Vietnam has the 14th larggest population in the world and the 51st fastest growing economy (est. 2011). It also has the 17th highest number of Internet users, the 4th highest Internet penetration (35.4%) in South East Asia and the 7th highest number of mobile phone subscribers in the world.
The latest population estimates for 2012 show a population 91.52m of whom 29.9% live in urban areas - in 2005, urban households made up 28.5% of all households; by 2025 it is predicted that this figure will increase to 42.1%. Vietnam's total population is projected to grow at 0.8% per annum to 2025 with a median age of 28.2 years currently. The unemployment rate stable at around 2.88%.
With the world economy still experiencing significant and continuing shocks, many companies are seeking growth opportunities in new markets – by way of example, according to a recent study 57% of US companies wish to expand their business in SEA and 75% of them note Vietnam as their top destination for expansion.
Africa's equity markets are hot. The sub-Saharan region has witnessed a GDP growth rate of more than 5% over the past three years, attracting more investors by the day. The main markets in Nigeria and Kenya have risen by more than 50% in the past year, while over the last decade the continent has supplied six of the world's ten economies with the fastest growth.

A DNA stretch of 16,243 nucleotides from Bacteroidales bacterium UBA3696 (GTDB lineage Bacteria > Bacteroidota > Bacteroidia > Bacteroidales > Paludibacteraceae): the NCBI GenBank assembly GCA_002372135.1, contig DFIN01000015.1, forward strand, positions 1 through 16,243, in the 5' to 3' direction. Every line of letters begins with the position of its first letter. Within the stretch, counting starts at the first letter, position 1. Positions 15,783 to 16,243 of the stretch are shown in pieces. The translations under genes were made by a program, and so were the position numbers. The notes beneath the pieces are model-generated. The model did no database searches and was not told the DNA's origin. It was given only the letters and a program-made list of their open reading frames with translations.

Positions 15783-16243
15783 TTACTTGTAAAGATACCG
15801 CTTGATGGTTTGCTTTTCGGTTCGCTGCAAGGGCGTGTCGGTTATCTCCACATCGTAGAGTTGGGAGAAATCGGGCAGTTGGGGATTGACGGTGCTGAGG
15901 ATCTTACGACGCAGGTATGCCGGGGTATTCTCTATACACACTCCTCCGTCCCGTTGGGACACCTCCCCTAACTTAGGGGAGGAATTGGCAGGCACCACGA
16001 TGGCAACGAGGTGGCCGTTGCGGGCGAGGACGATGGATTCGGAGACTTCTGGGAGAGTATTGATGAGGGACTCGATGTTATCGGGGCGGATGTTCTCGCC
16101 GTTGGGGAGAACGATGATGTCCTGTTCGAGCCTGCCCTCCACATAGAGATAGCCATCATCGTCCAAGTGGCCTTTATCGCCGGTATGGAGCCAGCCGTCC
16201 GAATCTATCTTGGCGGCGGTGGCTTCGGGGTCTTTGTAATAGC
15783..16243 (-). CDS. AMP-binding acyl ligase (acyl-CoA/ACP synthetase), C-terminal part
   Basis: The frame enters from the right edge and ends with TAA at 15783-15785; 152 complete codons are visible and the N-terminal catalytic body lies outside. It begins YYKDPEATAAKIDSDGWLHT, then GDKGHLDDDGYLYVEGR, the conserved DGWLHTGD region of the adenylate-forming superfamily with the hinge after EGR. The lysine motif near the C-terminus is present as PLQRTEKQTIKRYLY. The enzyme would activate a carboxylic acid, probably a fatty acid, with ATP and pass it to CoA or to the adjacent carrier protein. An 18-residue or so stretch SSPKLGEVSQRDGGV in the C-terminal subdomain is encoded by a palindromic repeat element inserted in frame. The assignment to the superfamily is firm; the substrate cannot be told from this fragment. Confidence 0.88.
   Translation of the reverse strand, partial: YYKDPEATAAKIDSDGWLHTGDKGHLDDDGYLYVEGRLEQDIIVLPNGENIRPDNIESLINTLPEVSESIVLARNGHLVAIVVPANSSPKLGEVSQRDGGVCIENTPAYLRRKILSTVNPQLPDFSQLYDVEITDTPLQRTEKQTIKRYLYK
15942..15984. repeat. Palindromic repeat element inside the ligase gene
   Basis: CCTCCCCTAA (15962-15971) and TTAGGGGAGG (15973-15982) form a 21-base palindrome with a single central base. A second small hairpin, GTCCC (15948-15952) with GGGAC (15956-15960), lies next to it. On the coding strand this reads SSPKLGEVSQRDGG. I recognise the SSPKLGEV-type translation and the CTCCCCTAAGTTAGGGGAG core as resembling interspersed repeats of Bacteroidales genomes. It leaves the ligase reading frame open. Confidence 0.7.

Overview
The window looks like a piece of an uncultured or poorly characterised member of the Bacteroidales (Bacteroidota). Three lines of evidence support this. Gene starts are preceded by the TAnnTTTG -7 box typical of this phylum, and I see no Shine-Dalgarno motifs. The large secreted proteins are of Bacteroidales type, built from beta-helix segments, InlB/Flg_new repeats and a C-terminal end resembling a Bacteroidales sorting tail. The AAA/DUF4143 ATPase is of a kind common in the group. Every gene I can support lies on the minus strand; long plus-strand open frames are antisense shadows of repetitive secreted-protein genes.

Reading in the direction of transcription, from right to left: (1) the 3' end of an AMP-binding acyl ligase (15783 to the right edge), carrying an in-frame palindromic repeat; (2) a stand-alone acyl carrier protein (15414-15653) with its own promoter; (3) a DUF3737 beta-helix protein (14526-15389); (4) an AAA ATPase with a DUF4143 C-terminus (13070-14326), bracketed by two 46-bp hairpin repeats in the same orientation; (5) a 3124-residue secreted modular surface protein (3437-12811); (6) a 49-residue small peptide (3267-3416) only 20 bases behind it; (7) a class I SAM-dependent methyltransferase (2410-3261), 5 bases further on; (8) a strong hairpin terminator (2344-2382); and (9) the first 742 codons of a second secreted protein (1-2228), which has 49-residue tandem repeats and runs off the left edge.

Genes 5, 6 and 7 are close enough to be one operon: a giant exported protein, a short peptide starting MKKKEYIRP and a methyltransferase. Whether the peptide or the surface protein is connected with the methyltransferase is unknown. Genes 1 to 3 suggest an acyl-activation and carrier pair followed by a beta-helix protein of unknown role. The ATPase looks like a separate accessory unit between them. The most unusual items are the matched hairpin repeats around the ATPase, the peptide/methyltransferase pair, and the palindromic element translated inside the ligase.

According to McKinsey, by 2020 more than half of African households will have enough income to spend on non-essentials. Also, more than half of Africa's population is currently aged under 20 and within three decades it will have a larger working-age population than China.
However, Africa is short of savings and capital which creates an opening for rich-world investors seeking a better return than is available at home. A typical rich-world deal might involve a mature but torpid firm, which is acquired and loaded with debt to magnify the returns of the equity owners. In Africa however, the returns come from revenue growth and efficiency gains, not from financial engineering. By way of context, the big-picture story is one of progress towards a formal and regulated economy with stable politics, independent central banks and stricter accounting rules.